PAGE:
The worst thing you need media to call you is hodge-podge, rag-tag, unorganized and that sort of thing. The easiest way to organize is to get a slogan and have everyone wear the same t-shirt. Green would be delicious irony. Print a big 99% on the front and silk-screen a large block of white on the back where each person can write his/her own story.

Kickstarter
Get a Kickstarter going and start raising money. You are gonna need a lot of it. A Kickstarter helps those of us in Dayton, Ohio who can’t be in NYC to participate. That would also force you to think specifically about how you will spend the funds which will lead you to define your goals.

Website, Social Media
You have a good start at occupywallst.org/, but there is way too much on your site. Photos of people, just like this. And quit with the fist-pumping anger. Us older people still remember the Black Panthers and you are scaring us.

This is not an event
Quit scheduling things. There is no “agenda.” Do-nothing corporations have an agenda for meetings that nobody likes but go to anyway because there is almost always free muffins. The 99% are not corporate offices. And keep celebrities out of your group. Susan Sarandon and Cornell West are not helping your image. They are even less of the 1% those in your group will never be. When they show up, the media focuses their cameras on them and away from the crowd. Who does that serve? The celebrity. Only.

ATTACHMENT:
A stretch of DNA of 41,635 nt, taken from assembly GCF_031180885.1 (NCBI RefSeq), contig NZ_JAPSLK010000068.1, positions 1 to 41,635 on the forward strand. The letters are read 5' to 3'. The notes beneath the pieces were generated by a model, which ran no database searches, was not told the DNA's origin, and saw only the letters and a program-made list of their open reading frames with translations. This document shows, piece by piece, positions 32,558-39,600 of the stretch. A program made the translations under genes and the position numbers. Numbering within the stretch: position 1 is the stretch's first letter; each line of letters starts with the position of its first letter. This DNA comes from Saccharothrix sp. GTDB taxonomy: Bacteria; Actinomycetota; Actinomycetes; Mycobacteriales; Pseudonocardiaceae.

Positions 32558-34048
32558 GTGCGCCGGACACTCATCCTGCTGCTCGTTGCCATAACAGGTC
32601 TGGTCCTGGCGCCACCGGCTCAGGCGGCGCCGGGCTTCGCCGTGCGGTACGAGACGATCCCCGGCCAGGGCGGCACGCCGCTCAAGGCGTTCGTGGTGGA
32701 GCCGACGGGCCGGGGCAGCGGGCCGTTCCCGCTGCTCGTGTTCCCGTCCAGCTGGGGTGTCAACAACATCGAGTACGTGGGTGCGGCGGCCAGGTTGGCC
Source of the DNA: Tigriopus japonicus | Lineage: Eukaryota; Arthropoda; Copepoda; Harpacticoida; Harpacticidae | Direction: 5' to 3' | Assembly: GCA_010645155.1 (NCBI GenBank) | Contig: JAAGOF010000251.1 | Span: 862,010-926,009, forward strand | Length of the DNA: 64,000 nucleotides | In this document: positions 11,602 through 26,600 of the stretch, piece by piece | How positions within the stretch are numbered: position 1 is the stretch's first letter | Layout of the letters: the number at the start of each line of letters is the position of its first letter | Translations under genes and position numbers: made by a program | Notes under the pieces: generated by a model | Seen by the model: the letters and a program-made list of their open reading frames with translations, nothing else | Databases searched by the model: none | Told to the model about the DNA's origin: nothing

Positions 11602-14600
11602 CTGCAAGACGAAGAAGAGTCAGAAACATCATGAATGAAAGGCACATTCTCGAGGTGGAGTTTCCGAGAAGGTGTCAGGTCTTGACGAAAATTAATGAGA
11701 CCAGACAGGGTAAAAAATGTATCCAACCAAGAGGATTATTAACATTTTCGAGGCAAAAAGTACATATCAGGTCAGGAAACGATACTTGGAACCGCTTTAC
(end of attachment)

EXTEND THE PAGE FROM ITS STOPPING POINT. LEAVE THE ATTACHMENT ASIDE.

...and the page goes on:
Produce your own media
Have your own reporters and writers. Use studio media techniques to deliver your own stories. Issue media credentials to people at NBC, CBS, Times, etc. Make them come to you. (They won’t and the credentials will mean nothing, but it will send a message to corporate-owned media… who are part of Wall Street… which you knew, right?)

Shut up
Do not chant. Do not talk to the media. Say nothing. Ask everyone there to say nothing to media, the police, hecklers, etc. The medium of silence will be your message. You are the 99% who are not being heard.

Ultimately, I think this movement will die off simply because a mob of hobos and stray dogs is not a group you can negotiate anything with. Sure, there is general unrest and all the ingredients for an uprising and class riots exists in all parts of America, but unless there is something specific (like ending the Vietnam War) to rally around, it is just a mob. If you want this to take hold, you have to simplify.

Quickly. Winter is coming.

*Sorry for the pun. I know this is a serious topic and I knew better, but I couldn’t resist. Part of what I’m protesting is a general lack of humour, in good times and bad.

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First came the rib, then the chicken, then the egg; Waffle House humor

A few weeks ago, I drove by the Bolts Sports Café in Englewood, Ohio (not really a café… more like a local bar with sorta good ribs, wings and no loud music like the BW3 across the street) and saw this sign. I took a picture of it thinking that would make a really good follow-up joke to my earlier Waffle House post about which came first, the chicken or the egg.